Posted in People

Hearing Hillman

After listening to Hillman Curtis speak twice today, (once for the opening keynote, and another for a session on design process) I now have nothing but respect for him, and gratitude for the inspiration he provided through what he had to say and how he said it. [Thumbnail image: Hillman Curtis, MTIV book cover] A complete reversal in my opinion of the man and his work. His recently released book, MTIV: Process, Inspiration and Practice for the New Media Designer, is one I’ll have to acquire soon. continued

Meeting the makers

I just returned home from Meet The Makers, a one-day gig here in San Francisco for (in the words of the organizers) creative people in a technical world. The small crowd included creative/design directors, web/interaction designers, IAs, founders, CTOs, Principals, and CEOs. Lots of people who make the Web happen. continued

Eric chimes in

I’ve also been in touch about the redesign and working closely with Eric Meyer for the past few months. He’s been a tremendous source of encouragement and inspiration along the way. He powerfully adds:

“… the really important stuff all happened behind the scenes. Using no tables to lay out the page, but instead applying CSS to XHTML, the site is a stunning example of how standards can be made to work today.”

Wow, even as I write this, an engineer just yelled across the room that that article about the redesign is currently the number one topic on BlogDex, and rapidly climbing on Daypop (both index thousands of weblogs and report back the most popular topics of the day). Hail to the bloggers of the world — they actually get it because they’ve been doing it.

The snowball begins

Just after wrapping up my last post, I started looking around to see if any buzz about the WN launch had hit the Web yet. Ahem… I don’t think this one will sneak under too many radars. Jeffrey Zeldman just dedicated a huge amount of space to the redesign in today’s Daily Report. In a perfect answer to the “what’s the big deal?” questions I just asked, he writes: continued

Well said

When Eric Meyer visited last week, we pressed him for a quote or two about the Wired News redesign. I was blown away with what he sent back. While his comments were intended for the press release and the story our Editor is writing, I asked him if I could reuse the quotes here, to which he agreed. I think his comments will get edited down for the release. But to me, they’re worth including in their entirety here: continued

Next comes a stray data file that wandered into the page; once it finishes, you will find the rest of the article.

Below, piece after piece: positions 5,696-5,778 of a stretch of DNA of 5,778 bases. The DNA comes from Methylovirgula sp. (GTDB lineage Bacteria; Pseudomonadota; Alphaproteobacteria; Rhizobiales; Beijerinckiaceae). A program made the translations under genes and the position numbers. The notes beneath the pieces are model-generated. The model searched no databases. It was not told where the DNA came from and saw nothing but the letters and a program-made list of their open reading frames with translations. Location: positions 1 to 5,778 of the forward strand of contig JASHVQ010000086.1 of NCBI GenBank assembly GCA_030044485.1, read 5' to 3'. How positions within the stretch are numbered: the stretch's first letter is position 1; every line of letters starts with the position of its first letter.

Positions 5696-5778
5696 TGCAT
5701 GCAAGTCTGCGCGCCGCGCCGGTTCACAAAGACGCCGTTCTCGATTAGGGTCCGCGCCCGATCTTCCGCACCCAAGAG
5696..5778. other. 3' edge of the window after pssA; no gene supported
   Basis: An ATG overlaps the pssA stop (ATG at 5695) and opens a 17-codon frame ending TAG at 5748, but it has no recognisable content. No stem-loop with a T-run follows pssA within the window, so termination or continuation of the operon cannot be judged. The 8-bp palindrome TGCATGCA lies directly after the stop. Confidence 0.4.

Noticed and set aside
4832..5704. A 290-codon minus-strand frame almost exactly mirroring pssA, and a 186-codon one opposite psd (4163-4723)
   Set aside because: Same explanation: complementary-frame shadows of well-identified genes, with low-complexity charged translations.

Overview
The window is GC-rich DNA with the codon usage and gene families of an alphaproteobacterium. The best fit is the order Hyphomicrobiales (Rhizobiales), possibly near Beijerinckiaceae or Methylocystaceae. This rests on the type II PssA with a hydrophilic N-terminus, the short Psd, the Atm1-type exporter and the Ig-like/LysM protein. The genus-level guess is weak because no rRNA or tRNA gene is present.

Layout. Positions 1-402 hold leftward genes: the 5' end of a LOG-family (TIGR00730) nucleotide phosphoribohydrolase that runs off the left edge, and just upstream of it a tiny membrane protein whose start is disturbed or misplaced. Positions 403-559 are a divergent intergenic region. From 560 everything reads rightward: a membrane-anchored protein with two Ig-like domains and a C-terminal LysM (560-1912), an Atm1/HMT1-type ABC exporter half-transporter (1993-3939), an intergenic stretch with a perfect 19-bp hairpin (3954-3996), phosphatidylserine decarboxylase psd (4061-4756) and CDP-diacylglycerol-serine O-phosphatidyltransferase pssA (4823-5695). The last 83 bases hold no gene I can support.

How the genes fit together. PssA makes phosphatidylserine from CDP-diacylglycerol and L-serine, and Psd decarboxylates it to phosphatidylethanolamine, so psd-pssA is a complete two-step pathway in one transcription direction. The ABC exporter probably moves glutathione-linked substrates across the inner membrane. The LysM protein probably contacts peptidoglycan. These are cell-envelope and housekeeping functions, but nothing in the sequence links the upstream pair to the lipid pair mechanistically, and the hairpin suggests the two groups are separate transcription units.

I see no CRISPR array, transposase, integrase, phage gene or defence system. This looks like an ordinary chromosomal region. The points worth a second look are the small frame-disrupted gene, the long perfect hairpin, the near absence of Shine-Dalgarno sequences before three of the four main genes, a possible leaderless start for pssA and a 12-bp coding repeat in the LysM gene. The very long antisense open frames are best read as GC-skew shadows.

Meeting Mr. Meyer

Eric Meyer came to the Bay Area this week to take care of business at Netscape’s headquarters in Mountain View. So while Eric was in town, he and I set up a time to meet each other and talk about the Wired News redesign. He came by our office this morning and we went over everything from high-level concerns of mine, to specific details of the markup and CSS. He even helped fix a couple of minor issues that happened to jump out at us while we were reviewing the site. We headed over to MoMo’s afterwards to grab lunch.

It was an honor (and a lot of fun) to spend just a few hours with Eric. He knows the CSS spec and browser rendering discrepancies better than I know the information on my own business card. He’s incredibly smart, very knowledgeable, and friendly to boot.

I now have three of the books he’s written about CSS, and I really like his writing style. The way he writes makes complex concepts easy to understand. He breaks ideas down into logical pieces, identifies and defines terms you should understand as you need them, and manages to do it all in a friendly, familiar tone that makes reading technical descriptions a pleasure. Whether you’re just a beginner and know very little about CSS, or you’ve been turning to CSS for a while now to make your life a lot easier, having a Meyer book nearby is a great reference and teaching tool for the details you can’t remember or understand.

Contact made

I sent a note yesterday to Eric Meyer (considered the expert on CSS, and author of many of the books I’ve been referencing about the subject) and to Jeffrey Zeldman (co-founder of The Web Standards Project and creative director of A List Apart). It was a long message, and I mean, long. The purpose of the message was to let them know in advance what we’re doing with the Wired News redesign I mentioned here yesterday, and to guage their interest in knowing and seeing more. continued

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